Drawing Politics at Reinbeckhallen, Berlin, 2017
Dan Perjovschi was born under a communist regime in Romania, which now has a capitalist society. This is important because it affects his relationship with the news, specifically the newspapers he uses as both the substrate and subject of his works. Since 1991, Perjovschi has complemented his fine art practice by publishing his drawings in the Bucharest weekly Revista 22. Initially, this gave Perjovschi increased exposure for his work, as previously he was one of many artists stymied by Nicolae Ceaușescu, the Romanian dictator from 1965 to 1989. While today more newspapers worldwide are independent of state ideology, they are often still aligned with a particular political perspective. There are liberal newspapers and conservative newspapers — and those for every position in between. When Perjoschi travels to a city for an exhibition, one of the first things he does is purchase local newspapers. He then reflects on their headlines, immediately producing drawings with permanent black marker, either directly onto the newspaper pages or onto walls or windows of the exhibiting institution. His endearing, roughly-hewn doodles use irony and satire – tropes historically attributed to cartoons – to call out the most pressing stories – refugee crises, climate change, sexual assault, election fraud, the rise of right-wing extremism and the hypocrisy of capitalism, to name just a few. Much like a journalist, hyperbole is another literary device the artist uses as he extracts and re-presents the news, playfully reappropriating text and image. Perjovschi typically assembles these drawings in the form of expansive, mural-like installations that immerse the viewer.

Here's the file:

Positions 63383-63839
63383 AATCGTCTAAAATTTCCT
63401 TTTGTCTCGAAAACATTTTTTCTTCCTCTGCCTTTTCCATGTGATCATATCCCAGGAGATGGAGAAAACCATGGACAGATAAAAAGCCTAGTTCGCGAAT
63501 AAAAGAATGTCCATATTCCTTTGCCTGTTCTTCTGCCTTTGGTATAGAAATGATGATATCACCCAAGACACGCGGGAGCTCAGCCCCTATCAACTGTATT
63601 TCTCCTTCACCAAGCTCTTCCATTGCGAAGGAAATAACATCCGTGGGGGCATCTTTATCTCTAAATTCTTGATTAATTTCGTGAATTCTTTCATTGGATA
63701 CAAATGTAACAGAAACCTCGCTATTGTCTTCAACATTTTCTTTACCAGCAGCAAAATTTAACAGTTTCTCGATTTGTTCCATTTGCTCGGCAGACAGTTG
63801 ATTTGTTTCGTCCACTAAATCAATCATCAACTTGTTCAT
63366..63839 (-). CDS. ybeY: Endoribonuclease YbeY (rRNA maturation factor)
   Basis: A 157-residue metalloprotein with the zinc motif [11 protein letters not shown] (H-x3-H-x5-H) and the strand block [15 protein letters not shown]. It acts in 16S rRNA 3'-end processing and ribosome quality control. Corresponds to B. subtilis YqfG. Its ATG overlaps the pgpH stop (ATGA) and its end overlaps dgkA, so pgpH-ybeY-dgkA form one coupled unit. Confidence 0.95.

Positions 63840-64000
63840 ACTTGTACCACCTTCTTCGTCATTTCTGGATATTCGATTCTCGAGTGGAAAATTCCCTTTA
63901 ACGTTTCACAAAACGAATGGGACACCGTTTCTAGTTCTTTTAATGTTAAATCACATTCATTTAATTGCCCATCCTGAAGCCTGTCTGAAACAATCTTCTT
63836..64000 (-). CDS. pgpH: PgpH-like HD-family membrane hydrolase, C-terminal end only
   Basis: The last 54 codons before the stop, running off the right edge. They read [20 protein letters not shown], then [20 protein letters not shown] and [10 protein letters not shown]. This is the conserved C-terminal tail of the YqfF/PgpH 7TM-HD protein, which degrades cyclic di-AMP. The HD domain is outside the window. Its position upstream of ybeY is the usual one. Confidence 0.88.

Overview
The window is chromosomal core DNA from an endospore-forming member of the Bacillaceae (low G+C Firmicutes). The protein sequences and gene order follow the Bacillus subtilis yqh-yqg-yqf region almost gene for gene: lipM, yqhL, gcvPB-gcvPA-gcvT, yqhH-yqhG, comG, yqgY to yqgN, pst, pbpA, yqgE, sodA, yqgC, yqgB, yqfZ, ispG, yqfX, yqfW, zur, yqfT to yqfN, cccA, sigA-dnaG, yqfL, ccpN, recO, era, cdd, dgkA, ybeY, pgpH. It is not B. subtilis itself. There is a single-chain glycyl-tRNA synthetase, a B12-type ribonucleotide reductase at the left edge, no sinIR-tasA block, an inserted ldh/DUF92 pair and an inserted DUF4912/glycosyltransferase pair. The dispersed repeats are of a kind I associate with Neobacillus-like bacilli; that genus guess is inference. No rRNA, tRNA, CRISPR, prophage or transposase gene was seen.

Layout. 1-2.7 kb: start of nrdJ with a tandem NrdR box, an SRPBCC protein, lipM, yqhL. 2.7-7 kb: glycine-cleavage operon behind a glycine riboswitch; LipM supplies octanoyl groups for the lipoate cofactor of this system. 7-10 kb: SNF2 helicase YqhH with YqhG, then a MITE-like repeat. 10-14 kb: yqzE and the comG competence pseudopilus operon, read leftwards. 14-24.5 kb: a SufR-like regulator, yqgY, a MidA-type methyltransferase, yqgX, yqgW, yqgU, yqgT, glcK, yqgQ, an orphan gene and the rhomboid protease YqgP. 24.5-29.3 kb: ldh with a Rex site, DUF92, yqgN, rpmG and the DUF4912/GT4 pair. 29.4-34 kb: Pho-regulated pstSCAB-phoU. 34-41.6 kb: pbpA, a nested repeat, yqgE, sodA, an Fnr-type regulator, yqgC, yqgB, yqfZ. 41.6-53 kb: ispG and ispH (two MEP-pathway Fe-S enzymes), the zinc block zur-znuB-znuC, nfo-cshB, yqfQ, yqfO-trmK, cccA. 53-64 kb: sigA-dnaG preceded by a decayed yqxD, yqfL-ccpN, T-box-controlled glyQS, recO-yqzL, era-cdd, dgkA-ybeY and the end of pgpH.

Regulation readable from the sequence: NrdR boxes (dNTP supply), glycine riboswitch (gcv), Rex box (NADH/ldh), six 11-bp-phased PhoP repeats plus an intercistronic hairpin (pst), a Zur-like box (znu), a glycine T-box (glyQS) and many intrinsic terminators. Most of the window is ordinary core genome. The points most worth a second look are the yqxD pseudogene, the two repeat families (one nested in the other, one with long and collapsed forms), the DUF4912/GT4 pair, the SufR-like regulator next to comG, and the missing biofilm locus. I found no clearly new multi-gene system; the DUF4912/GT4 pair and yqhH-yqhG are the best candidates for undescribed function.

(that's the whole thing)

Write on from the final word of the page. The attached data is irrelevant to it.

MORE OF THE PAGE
Le mur après le mur après le mur at Michel Rein, Paris, 2018